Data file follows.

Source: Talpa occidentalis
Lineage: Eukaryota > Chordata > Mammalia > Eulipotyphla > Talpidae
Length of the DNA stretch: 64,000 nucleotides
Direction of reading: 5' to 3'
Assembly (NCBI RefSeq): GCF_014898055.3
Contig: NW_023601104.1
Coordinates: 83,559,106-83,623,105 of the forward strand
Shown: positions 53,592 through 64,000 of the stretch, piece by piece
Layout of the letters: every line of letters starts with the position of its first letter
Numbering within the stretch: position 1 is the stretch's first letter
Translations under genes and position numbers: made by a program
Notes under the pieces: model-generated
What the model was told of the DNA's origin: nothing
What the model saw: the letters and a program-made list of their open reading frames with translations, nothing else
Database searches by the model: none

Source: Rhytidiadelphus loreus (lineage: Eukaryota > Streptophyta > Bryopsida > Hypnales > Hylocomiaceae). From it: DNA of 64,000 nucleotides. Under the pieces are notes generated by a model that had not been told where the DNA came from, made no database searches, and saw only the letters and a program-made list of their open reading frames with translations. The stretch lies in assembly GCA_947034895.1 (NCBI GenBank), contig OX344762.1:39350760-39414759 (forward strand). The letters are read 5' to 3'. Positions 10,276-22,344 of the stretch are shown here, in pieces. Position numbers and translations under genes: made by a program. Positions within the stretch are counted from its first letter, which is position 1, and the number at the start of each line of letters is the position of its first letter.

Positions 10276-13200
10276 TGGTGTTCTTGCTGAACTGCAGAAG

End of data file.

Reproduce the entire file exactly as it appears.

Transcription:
Source: Talpa occidentalis
Lineage: Eukaryota > Chordata > Mammalia > Eulipotyphla > Talpidae
Length of the DNA stretch: 64,000 nucleotides
Direction of reading: 5' to 3'
Assembly (NCBI RefSeq): GCF_014898055.3
Contig: NW_023601104.1
Coordinates: 83,559,106-83,623,105 of the forward strand
Shown: positions 53,592 through 64,000 of the stretch, piece by piece
Layout of the letters: every line of letters starts with the position of its first letter
Numbering within the stretch: position 1 is the stretch's first letter
Translations under genes and position numbers: made by a program
Notes under the pieces: model-generated
What the model was told of the DNA's origin: nothing
What the model saw: the letters and a program-made list of their open reading frames with translations, nothing else
Database searches by the model: none

Source: Rhytidiadelphus loreus (lineage: Eukaryota > Streptophyta > Bryopsida > Hypnales > Hylocomiaceae). From it: DNA of 64,000 nucleotides. Under the pieces are notes generated by a model that had not been told where the DNA came from, made no database searches, and saw only the letters and a program-made list of their open reading frames with translations. The stretch lies in assembly GCA_947034895.1 (NCBI GenBank), contig OX344762.1:39350760-39414759 (forward strand). The letters are read 5' to 3'. Positions 10,276-22,344 of the stretch are shown here, in pieces. Position numbers and translations under genes: made by a program. Positions within the stretch are counted from its first letter, which is position 1, and the number at the start of each line of letters is the position of its first letter.

Positions 10276-13200
10276 TGGTGTTCTTGCTGAACTGCAGAAG